Biosecurity, which is currently taxon-based, assesses risk for pathogens on quarantine lists. Obviously this excludes all pathogens that are not yet described or recognized. It also does not take into account the risks posed by the invasion of genes, transposons, or chromosomes into potential pathogens. The introduction of new fungal genes into a region can give rise to unforeseen consequences with regard to the development, pathogenicity, and aggressiveness of pathogen populations.

A paradigm shift is needed to overcome these serious shortcomings in biosecurity. Risk assessments should target the genes of pathogens rather than their names. Genomic research over the last decade has paved the way towards gene-based biosecurity. Detailed information about fungal genomes can help predict risks posed by undescribed pathogens through (i) prediction of lifestyle, e.g., biotrophic and saprotrophic fungi can be distinguished from nectrotrophic and hemibiotrophic fungi [7,8], and saprotrophic fungi can be distinguished from pathogens [7,9]. In time, protein families that exist in effective pathogens will be discovered and may be predictive for organisms that have an unknown ecology or life strategy. Software for rapid analysis of bacterial genomic data to screen for pathogenic proteins has been designed [10], and similar tools and databases will be developed for fungal pathogens. (ii) Identification of potential pathogenicity factors, i.e., factors necessary for disease development that suppress or manipulate host-cell physiology to the advantage of a pathogen, but which are not essential for a pathogen to complete its life cycle [8,11]. One example is disease effector proteins, which are likely expressed by all plant pathogens and may target similar defensive proteins in their hosts [12,13]. Effector genes do not have conserved motifs in fungi, and identifiers in the genome, such as diversifying selection, will be crucial to identify these genes that may be a clue to pathogenicity [14,15]. (iii) Identification of transposable elements or high mutation rates, which are implicated in the evolution of pathogenicity genes in fungi [7,9,16].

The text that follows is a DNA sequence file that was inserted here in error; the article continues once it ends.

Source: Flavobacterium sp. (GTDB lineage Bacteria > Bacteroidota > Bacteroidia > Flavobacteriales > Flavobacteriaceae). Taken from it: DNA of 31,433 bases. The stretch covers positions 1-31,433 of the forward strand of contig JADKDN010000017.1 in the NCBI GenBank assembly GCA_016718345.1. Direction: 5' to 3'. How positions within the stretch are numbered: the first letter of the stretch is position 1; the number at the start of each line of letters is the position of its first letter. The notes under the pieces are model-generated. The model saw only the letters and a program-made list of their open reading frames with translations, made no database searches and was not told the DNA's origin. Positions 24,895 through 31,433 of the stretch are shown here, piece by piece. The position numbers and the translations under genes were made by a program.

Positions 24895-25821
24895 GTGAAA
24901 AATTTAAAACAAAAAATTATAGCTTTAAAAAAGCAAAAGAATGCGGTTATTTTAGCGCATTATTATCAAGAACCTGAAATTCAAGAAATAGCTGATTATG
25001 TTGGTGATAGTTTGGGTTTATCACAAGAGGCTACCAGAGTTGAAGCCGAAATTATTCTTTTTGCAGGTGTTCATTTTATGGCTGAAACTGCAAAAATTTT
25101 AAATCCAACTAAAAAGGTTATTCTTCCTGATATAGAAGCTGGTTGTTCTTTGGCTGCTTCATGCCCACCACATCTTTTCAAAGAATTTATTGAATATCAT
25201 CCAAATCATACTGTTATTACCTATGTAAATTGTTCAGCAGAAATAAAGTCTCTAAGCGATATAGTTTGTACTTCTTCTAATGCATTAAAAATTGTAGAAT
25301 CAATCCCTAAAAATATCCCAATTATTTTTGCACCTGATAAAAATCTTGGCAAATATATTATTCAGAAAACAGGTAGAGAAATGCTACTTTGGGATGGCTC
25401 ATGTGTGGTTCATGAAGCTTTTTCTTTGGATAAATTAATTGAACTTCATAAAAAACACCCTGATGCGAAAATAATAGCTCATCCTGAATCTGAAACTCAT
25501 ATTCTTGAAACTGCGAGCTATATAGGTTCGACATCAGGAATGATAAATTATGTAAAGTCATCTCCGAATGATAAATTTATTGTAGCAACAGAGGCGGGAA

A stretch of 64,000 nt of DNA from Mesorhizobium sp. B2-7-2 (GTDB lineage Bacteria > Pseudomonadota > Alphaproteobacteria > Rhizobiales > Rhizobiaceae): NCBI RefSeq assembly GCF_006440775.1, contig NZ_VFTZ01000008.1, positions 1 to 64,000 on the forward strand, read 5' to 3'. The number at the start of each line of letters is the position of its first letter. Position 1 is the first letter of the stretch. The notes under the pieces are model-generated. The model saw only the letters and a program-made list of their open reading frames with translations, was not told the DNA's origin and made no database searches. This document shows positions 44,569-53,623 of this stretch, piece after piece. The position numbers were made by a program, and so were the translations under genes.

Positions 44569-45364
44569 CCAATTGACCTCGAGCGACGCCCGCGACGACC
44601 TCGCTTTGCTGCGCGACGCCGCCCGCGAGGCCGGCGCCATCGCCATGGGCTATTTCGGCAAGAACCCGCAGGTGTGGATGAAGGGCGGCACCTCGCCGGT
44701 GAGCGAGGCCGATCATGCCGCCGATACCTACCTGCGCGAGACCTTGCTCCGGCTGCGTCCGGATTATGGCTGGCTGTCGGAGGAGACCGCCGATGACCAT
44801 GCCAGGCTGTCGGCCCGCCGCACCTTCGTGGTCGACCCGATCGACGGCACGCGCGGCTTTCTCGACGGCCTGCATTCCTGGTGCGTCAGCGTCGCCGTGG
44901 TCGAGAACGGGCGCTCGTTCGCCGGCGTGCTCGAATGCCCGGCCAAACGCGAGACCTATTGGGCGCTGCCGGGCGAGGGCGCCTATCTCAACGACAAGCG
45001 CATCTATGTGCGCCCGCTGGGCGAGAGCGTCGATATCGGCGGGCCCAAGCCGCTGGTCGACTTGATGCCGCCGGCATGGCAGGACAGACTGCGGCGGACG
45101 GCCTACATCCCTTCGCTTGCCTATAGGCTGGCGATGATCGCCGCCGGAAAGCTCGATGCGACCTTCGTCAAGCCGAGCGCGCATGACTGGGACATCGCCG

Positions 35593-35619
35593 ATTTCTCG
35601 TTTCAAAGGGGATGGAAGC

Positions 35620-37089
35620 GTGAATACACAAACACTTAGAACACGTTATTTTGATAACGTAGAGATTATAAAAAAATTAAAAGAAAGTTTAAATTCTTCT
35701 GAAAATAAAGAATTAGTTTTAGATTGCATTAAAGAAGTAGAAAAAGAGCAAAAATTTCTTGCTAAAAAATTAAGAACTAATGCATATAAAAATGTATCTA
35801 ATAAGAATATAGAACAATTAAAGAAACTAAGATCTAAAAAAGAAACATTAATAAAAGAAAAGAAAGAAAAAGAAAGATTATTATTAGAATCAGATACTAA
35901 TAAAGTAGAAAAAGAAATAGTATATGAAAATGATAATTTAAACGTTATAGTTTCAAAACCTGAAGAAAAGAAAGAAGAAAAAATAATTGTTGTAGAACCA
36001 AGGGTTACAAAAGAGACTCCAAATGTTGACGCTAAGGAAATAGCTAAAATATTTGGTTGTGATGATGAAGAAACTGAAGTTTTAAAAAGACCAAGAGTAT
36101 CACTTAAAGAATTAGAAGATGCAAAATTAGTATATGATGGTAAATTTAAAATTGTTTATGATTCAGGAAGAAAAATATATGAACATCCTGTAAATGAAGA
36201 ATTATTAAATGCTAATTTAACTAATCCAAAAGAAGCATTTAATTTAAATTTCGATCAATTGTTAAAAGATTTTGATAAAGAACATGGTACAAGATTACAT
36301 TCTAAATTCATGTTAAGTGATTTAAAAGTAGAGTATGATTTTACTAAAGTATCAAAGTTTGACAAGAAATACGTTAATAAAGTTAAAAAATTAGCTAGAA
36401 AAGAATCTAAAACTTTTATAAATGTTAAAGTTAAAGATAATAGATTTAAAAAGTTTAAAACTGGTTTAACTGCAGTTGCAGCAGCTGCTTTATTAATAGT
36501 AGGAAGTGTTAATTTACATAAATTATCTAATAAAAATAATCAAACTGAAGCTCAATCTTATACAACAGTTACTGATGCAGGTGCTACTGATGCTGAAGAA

In the future, a wider, comprehensive approach to invasion biology must underpin risk assessment in biosecurity. It must assess risk in a more biologically meaningful manner. Likewise, a response to an incursion must consider characteristics that inform whether a fungus will be a risk, rather than focus merely on its name and the impact it might have caused elsewhere. Research focused on genomes, transcriptomes, proteomes, and metabolomes of fungi and fungal-like organisms is proliferating and, linked with biological information, can be used to determine whether an incursion poses a biosecurity risk.

We fully realize that paradigm shifts do not occur overnight, but the conversation amongst the scientific community urgently must grow in order to address this issue of global importance. This is an issue that will define the future of food security and the protection of the world’s natural biological resources.